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  • Animation and AlienationBergson’s Critique of the Cinématographe and the Paradox of Mechanical Motion
  • Tom Gunning (bio)

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Cinematic animation could be defined as the technological production of images in motion. Thus all cinema can be approached as animation.1 Over time, the novelty of mechanical motion, so central to film’s first reception, declined to the point where “animation” became a specialized genre within cinema, referring to films that endowed the apparently inanimate (drawings or objects) with motion. Today the novelty of new media has once more foregrounded technological motion, as the “moving image” asserts its priority over the more limited entity “film.” But does film theory offer an account of cinematic movement that parallels its traditional topics, such as montage or the ontology of the photographic image? The technical production of motion may form the Freudian repressed subject of film theory.

Gilles Deleuze’s concept of the “movement-image” would seem to promise a theory of cinematic motion.2 However, his concept, carefully examined, deliberately devalues the mechanical production of motion that I am calling animation. It would be a great mistake to equate Deleuze’s movement-image with the moving image. The moving image is first of all a technical concept. It depends on the interrelation of frames or photograms, the movement of the projector and the viewer. This is not at all what Deleuze means by the movement-image, which cannot be explained as a technical or perceptual process and relates rather to larger cinematic figures.

Rather than to the appearance of motion, Deleuze relates the movement-image to the shot: the traditional unit of film theory and practice. Through the movement-image, the shot mediates between its roles as a closed set of elements within a frame and its transformations related to a Whole, a process of change that Deleuze derives from Bergson’s sense of time as duration. The movement-image is not simply a process of abstract movement in space that could be graphed geometrically as a trajectory along a series of points but rather is a fundamental alteration (Bergson’s classic example is sugar being dissolved in water), a creation of something new, which Deleuze calls the Open. More than cinema’s production of movement, the movement-image involves either a sequence of shots, that is, a montage sequence, or a mobile shot, that is, an instance of camera movement.3 Thus, however useful Deleuze’s concept may be to understanding cinema as a Whole, he actually differentiates the movement-image radically from the production of motion I am calling animation. In effect, Deleuze excludes animation from his philosophy of film, based on a critique of mechanical motion that he inherits from Henri Bergson.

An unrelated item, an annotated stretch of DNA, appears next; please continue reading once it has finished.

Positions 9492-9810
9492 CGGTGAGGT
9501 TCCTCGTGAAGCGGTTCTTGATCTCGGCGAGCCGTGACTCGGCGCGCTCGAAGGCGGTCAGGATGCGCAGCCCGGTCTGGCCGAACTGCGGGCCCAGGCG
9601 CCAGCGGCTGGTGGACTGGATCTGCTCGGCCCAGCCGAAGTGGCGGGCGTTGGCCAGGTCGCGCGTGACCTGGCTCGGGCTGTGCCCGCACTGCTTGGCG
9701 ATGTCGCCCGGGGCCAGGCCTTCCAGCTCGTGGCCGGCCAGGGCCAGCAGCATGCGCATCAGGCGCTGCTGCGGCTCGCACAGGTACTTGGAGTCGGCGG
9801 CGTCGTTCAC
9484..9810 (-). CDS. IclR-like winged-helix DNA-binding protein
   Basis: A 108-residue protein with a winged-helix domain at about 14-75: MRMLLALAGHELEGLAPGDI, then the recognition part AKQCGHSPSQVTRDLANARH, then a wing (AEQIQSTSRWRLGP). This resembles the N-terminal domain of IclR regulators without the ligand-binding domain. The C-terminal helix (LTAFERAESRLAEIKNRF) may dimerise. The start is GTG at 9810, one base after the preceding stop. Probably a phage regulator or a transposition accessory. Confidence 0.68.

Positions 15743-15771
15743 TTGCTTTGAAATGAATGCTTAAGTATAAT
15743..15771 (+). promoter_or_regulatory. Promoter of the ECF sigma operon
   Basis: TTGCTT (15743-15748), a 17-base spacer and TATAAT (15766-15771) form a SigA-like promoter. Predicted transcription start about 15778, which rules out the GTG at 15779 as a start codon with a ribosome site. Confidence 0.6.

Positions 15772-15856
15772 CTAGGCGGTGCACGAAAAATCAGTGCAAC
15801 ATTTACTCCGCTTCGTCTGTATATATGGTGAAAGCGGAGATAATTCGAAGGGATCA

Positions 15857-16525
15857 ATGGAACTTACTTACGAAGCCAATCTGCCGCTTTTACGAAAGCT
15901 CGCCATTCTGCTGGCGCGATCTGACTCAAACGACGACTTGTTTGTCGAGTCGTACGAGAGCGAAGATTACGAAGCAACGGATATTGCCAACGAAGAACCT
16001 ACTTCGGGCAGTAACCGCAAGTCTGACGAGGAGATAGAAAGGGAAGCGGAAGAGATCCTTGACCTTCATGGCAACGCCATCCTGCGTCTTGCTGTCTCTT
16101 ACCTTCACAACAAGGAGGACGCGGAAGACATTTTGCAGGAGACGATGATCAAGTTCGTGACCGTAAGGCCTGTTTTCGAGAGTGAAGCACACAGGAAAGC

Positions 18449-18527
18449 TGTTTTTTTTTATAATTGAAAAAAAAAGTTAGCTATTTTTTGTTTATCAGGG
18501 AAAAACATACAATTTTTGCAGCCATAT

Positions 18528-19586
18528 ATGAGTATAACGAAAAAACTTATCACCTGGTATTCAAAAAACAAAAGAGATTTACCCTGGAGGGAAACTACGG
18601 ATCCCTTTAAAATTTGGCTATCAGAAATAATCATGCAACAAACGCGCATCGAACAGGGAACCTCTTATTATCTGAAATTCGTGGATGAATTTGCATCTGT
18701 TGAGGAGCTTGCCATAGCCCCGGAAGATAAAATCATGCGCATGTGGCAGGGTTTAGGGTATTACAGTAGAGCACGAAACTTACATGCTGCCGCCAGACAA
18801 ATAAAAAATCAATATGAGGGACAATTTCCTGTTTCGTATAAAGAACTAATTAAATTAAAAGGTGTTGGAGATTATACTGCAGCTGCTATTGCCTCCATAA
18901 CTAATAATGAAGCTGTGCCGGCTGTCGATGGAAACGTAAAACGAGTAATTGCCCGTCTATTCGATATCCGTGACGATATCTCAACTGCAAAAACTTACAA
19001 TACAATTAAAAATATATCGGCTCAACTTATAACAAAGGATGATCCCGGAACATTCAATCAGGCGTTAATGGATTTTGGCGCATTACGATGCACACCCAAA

Deleuze’s movement-image not only limits the importance of animation, it also creates historical limits to his concept of cinema. His exclusion of the cinematic movement “of people and things,” which constituted the fascination of the first filmmakers [End Page 2] and their audiences, explains Deleuze’s lack of interest in early cinema, which he describes as “primitive.” “We can therefore define a primitive state of the cinema where the image is in movement rather than being a movement-image.”4 The cinema Deleuze discusses begins only after this primitive state, both historically and theoretically. The movement-image did not emerge with the invention of cinema at the turn of the century but rather evolved during film’s second decade as a consequence of its encounter with narrative. A number of commentators, from Dana Polan in an early review to David Rodowick and, most recently, Eivind Røssaak, have noted Deleuze’s lack of attention to early cinema.5 Although I agree that this is a serious lack for someone dealing with film studies, I do not find it inconsistent for a thinker whose interest remains very much focused on the philosophical dimensions of narrative and commercial cinema (and it is important that we do not read Deleuze as if he were either a film historian, something he explicitly denies, or even, broadly speaking, a film theorist). Thus his exclusion of early cinema is not due simply to oversight or ignorance but follows...


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